Rising global temperatures, more frequent extreme events, and erratic climate patterns are reshaping cities and livelihoods around the world and increasingly exposing large shares of the global population to unprecedented risks. The Sixth Assessment of the Intergovernmental Panel on Climate Change (IPCC) warns that global warming is expected to reach or exceed 1.5°C on average over the next 20 years, and possibly by the early 2030s, ten years ahead of previous projections. Many ecosystems will shortly reach tipping points resulting in irreversible damage and increasing socio-economic costs.

In that upsetting context, human settlements around the world are rapidly transforming. In the next three decades, the urban population in many countries in sub-Saharan Africa and Asia will double. Between 2018 and 2050, countries like China, India and Nigeria are expected to grow respectively by 255 million, 416 million and 189 million urban dwellers; together, they will account for almost 35% of global urban population growth over that period.

Most of the big cities where people live, are already built, too often in ways that aggravate climate change and its impacts. Even in Latin America, where the pace of urbanisation has been slowing compared to other developing regions, most cities are struggling to cope with increasing levels of congestion and inequality.

Where can we still find scope to shape the urbanisation process in developing countries, in ways that are less damaging for climate and more protective of people? This report argues that intermediary cities, defined as urban centres with fewer than 1 million inhabitants, can provide an opportunity towards more climate-friendly urbanisation patterns.

In 2020, intermediary cities accounted for 58% of the urban population in less developed regions. By 2035, they will still account for close to 53%. As actors of both adaptation and mitigation, intermediary cities naturally have a number of specific assets. First, their size offers opportunities for more effective governance and management, greater social cohesion through a greater sense of identity and belonging, and a more balanced relationship with the surrounding natural environment. Second, many of these cities are not yet caught in an unsustainable development path that defines some of their larger peers. There is thus significant scope for shaping them for greater resilience, leveraging off their strengths, and avoiding carbon lock-in.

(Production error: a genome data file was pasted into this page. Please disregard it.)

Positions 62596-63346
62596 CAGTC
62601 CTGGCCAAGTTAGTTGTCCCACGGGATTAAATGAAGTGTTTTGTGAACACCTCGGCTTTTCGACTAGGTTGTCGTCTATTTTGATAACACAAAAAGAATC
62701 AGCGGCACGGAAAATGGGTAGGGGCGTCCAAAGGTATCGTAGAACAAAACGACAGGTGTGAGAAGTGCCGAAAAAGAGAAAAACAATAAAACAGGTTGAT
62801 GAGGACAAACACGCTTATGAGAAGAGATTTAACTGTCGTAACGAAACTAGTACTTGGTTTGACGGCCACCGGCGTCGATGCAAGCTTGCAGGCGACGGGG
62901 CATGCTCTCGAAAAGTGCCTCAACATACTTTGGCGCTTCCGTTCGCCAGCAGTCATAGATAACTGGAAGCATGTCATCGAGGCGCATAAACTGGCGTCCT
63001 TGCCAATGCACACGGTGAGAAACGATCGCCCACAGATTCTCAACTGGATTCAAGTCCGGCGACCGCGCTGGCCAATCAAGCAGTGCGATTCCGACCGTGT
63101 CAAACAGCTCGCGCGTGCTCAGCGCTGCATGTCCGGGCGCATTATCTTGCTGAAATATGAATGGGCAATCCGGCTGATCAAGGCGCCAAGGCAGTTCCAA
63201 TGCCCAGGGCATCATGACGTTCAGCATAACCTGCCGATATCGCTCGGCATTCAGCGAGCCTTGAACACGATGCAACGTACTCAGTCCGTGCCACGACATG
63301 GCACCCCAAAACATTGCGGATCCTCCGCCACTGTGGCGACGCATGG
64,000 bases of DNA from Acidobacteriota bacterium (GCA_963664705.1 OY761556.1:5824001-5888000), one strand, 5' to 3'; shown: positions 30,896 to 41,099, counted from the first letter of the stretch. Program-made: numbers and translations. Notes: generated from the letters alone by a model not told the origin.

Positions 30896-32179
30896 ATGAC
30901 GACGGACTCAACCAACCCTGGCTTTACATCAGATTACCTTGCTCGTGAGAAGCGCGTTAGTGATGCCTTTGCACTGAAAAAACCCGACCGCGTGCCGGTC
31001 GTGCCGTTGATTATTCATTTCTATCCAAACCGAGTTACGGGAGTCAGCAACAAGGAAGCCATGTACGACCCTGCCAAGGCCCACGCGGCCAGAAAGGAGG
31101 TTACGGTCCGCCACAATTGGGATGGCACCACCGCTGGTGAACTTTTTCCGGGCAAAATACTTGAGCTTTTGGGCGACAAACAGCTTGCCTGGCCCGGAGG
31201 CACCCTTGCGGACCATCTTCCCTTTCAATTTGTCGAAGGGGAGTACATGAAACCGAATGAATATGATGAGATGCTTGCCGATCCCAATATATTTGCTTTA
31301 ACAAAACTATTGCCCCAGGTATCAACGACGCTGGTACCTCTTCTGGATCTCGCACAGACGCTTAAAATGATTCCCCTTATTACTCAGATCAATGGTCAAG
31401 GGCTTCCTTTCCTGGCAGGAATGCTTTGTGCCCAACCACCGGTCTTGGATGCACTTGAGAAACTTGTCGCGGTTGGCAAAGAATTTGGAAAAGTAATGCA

Unleashing the potential of intermediary cities in the fight against climate change, requires innovative development strategies involving local governments, national authorities and international partners, as well as the private and non-government sectors. Based on comprehensive diagnosis, this report supports such strategies by pointing to actions leading to better data and knowledge creation, multi-level actions and policy complementarities that simultaneously address both development and climate objectives, as well as financial mechanisms for climate actions that are tailored to intermediary cities.

Now is the time to scale up efforts in support of intermediary cities to proactively address climate change and promote sustainable urbanisation processes. The OECD Development Centre and UN-Habitat stand ready to support intermediary cities and their national governments through this process. This report is only the first step.



Ms. Maimunah Mohd Sharif

Executive Director, UN-HABITAT



Ragnheiður Elín Árnadóttir

Director of the OECD Development Centre

Metadata, Legal and Rights

This document, as well as any data and map included herein, are without prejudice to the status of or sovereignty over any territory, to the delimitation of international frontiers and boundaries and to the name of any territory, city or area. Extracts from publications may be subject to additional disclaimers, which are set out in the complete version of the publication, available at the link provided.

© OECD/UN-Habitat 2022

The use of this work, whether digital or print, is governed by the Terms and Conditions to be found at https://www.oecd.org/termsandconditions.